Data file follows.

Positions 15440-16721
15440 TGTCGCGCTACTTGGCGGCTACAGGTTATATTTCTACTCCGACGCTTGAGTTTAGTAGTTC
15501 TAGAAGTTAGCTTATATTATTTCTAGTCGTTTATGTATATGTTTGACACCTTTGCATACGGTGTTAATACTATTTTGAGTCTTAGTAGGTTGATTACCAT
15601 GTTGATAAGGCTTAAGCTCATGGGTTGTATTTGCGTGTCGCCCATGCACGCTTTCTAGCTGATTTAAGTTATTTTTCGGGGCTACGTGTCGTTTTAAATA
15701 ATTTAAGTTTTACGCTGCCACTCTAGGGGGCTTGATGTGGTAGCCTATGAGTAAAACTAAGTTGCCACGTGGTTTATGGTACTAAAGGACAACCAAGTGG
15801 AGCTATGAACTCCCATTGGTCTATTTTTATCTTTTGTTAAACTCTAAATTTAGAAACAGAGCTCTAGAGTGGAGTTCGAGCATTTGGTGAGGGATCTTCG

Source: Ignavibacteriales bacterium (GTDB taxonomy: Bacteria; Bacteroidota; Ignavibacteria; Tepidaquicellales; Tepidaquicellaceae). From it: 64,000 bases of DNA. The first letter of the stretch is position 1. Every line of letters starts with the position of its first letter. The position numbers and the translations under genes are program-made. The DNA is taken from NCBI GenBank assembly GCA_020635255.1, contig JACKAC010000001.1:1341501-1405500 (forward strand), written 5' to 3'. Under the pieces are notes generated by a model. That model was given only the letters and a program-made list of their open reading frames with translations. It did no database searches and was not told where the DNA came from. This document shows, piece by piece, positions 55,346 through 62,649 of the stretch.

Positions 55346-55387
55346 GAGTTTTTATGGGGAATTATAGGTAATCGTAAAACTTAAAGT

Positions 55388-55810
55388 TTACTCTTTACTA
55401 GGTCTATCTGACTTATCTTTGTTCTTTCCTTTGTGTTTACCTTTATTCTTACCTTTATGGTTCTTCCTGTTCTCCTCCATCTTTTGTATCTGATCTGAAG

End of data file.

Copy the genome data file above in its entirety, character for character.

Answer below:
Positions 15440-16721
15440 TGTCGCGCTACTTGGCGGCTACAGGTTATATTTCTACTCCGACGCTTGAGTTTAGTAGTTC
15501 TAGAAGTTAGCTTATATTATTTCTAGTCGTTTATGTATATGTTTGACACCTTTGCATACGGTGTTAATACTATTTTGAGTCTTAGTAGGTTGATTACCAT
15601 GTTGATAAGGCTTAAGCTCATGGGTTGTATTTGCGTGTCGCCCATGCACGCTTTCTAGCTGATTTAAGTTATTTTTCGGGGCTACGTGTCGTTTTAAATA
15701 ATTTAAGTTTTACGCTGCCACTCTAGGGGGCTTGATGTGGTAGCCTATGAGTAAAACTAAGTTGCCACGTGGTTTATGGTACTAAAGGACAACCAAGTGG
15801 AGCTATGAACTCCCATTGGTCTATTTTTATCTTTTGTTAAACTCTAAATTTAGAAACAGAGCTCTAGAGTGGAGTTCGAGCATTTGGTGAGGGATCTTCG

Source: Ignavibacteriales bacterium (GTDB taxonomy: Bacteria; Bacteroidota; Ignavibacteria; Tepidaquicellales; Tepidaquicellaceae). From it: 64,000 bases of DNA. The first letter of the stretch is position 1. Every line of letters starts with the position of its first letter. The position numbers and the translations under genes are program-made. The DNA is taken from NCBI GenBank assembly GCA_020635255.1, contig JACKAC010000001.1:1341501-1405500 (forward strand), written 5' to 3'. Under the pieces are notes generated by a model. That model was given only the letters and a program-made list of their open reading frames with translations. It did no database searches and was not told where the DNA came from. This document shows, piece by piece, positions 55,346 through 62,649 of the stretch.

Positions 55346-55387
55346 GAGTTTTTATGGGGAATTATAGGTAATCGTAAAACTTAAAGT

Positions 55388-55810
55388 TTACTCTTTACTA
55401 GGTCTATCTGACTTATCTTTGTTCTTTCCTTTGTGTTTACCTTTATTCTTACCTTTATGGTTCTTCCTGTTCTCCTCCATCTTTTGTATCTGATCTGAAG